He spend nights going to English language classes after spending 8 hours working on his feet.
You have to want to be part of the culture to fully experience the Hungarian way of life.
The first generation in a new country always has it rough.

Thinking it over, it is true air travel has made the world smaller then say even 70 years ago. People have not  caught up with technology as fast as their feet can travel.

I am white and have people ask me why we are in Hungary.
My husband is Hungarian and at times even he wonders why.
Don't take offense to people asking why you are here.
Most people would love to experience living in the US that's probably why they ask about why you would chose to live in Hungary.
I wonder why anyone would say something so silly as haven't you been raped yet.
Hungary is not a rape culture.
People can say some silly things at times without thinking.

Thanks for extreme and continued kindness Marilyn!

People are strange sometimes! he hee.

Well i just was trying to maybe help others that may go threw simlar things, hell if someone told me advice i would of saved much money and time and not bothered with the bank we had to start with.

And avoided the Jello man! he hee

FeliciaOni :

So no one that does not speak the native tongue of a country should move there?

Wrong conclusion.

I was pretty explicit. I said ""Or.... Either".".

As in, pick one option if you do not want your activities here to reflect on the rest of us Expats by locals. Because it does.

fluffy2560 :
klsallee :
FeliciaOni :

So i would recommend at least that branch for english speaking people.

Or.... Either:

1) Do not come to a country that you do not speak the language, and waste time and effort seeking out others that speak your language, for your convenience.

2) Put a crow bar in your pocket, lever out the wallet, and hire a local professional interpreter to assist with such things. Which is, in my humble opinion, the much, much more polite, elegant, faster, and easier option.

1) That's a bit impolite.  Hungarian is awkward and it's difficult to learn on the fly.   It's not unusual to turn up in places and try to muddle through. I do it all the time.  Learning a few words helps break the ice of course.

Sighs.....

I said "Or.... Either".

I did not say anyone needed to learn Hungarian. Misinterpretations can happen, but Implying I suggested such is at odds with what I wrote. In fact, why would I say this, my Hungarian is terrible, for example.

So if one chooses to or simply can not learn the local language (all too common an issue), then the "either" #2 option was my suggestion how to not come across as treating Hungarians or Hungarian businesses as something not just to "service" you, but to "serve" you. I trust you understand the difference.

If you think my comment was impolite, that is no problem. Everyone is entitled to their opinion. Which is why, and meanwhile, I think expecting to be linguistically served by a business is impolite. We can disagree on that. I have opened 4 bank accounts in 2 different non-English languages in two different countries. I all cases, I took an interpreter. I was in and out in less than an hour. And I used the normal client lines. No special treatment. Easy and quick. And IMHO that was also the most polite thing I could do for the business and the clerk that handled my application.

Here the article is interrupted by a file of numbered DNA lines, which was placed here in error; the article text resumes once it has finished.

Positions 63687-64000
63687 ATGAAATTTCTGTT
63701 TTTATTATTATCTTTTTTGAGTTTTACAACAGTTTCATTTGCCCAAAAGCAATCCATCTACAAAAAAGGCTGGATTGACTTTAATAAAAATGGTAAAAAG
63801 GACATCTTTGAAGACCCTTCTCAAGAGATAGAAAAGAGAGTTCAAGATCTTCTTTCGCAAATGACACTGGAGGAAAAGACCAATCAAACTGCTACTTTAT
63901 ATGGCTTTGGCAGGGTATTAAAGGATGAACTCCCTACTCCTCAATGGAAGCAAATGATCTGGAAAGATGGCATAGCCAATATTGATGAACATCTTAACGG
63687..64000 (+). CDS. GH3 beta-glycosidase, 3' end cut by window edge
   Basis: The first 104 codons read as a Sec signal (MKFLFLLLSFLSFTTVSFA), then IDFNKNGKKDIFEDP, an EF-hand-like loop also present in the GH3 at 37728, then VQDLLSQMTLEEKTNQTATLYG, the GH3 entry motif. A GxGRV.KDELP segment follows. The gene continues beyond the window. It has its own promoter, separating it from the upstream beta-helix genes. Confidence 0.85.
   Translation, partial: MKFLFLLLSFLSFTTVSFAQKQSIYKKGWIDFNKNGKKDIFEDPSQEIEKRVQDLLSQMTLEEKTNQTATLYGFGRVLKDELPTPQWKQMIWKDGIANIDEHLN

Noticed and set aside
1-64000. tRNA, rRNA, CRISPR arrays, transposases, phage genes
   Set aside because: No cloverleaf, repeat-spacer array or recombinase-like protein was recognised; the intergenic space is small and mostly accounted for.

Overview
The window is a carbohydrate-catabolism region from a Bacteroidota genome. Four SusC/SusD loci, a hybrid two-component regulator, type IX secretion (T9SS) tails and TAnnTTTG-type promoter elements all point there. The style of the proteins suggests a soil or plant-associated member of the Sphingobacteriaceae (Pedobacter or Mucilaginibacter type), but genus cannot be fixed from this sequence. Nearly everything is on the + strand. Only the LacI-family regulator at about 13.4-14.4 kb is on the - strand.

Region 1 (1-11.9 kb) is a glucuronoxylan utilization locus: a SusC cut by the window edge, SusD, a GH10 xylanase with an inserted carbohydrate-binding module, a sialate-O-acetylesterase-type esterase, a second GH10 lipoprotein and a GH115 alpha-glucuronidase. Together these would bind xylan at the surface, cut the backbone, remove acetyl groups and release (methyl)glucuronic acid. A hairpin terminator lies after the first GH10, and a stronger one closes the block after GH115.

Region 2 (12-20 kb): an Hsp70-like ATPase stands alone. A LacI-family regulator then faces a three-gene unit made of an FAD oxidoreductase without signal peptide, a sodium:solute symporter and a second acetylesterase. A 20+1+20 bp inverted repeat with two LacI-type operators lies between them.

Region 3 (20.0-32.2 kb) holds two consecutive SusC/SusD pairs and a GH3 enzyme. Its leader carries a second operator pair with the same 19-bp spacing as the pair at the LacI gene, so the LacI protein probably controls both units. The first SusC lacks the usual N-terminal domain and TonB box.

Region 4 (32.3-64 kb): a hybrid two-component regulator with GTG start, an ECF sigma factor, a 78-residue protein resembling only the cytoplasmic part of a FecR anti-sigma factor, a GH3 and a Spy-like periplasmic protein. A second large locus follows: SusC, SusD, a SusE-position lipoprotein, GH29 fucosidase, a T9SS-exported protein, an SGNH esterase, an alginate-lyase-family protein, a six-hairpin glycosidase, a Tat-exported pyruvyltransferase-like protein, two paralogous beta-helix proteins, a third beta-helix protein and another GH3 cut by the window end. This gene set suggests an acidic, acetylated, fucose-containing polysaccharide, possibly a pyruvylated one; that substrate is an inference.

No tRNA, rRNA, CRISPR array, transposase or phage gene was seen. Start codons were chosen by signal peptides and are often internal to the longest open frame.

And, yes, as you said, from my wife I do have a "linguistic" foot in the door here. And it is because of that I know some people here do not think much of expats that do not do one OR the other of my suggestions. And for better of for worse, for right or for wrong, for good or for bad, that DOES affect their perception of all of us. And that is regardless of what some national law says about not having to learn Hungarian. This is a social issue. And social issues transcend "legal requirements".

FeliciaOni :

I hear these statements over and over on expat forums not even directed toward english speaking expats, all foreign ones so i am starting to think this is just a way people are trying to solicit business to companies.

If you feel there is some scam by some to generate business, feel free to independently pick your own interpreter. It is not difficult.

http://lmgtfy.com/?q=english+interpreter+budapest

Well if you read some of my prevous posts i do not think it is just an expat thing!

Like i said we first went to CIB and the 6 people in line in front of us were Hungarians and they were waiting and waiting getting no serivice. It was not an expat issue just they seemed to be not very efficent.

As i mentioned before we went with our neighbor who is a 53yo Hungarian woman who is fluent in here native Hungarian, speaks English, French and basic Italian i think, she is a PHD professor at one of the collages here in Budapest. A fairly good person to help with these things. *that said she realizes my dad will not date her and buy her lobster dinners and 42 ounce steaks dinners every week so her helped has ceased*

We went into Ober bank with her and as i posted they only spoke German, 7 people working there and no one spoke Hungarian! She and I went to one other bank i have to relook at my posts to name which one it was they only spoke French ie no Hungarian.

I pointed out how odd that is. She asked some of  her fellow Hungarian professors  abut this and they said how that is normal and they have seen that also themselves.

The guy at OTP that waits on us speaks 4 langues and well was able to ask us about Jello so it was not an english thing it is also about good service. So i was just trying to give advice.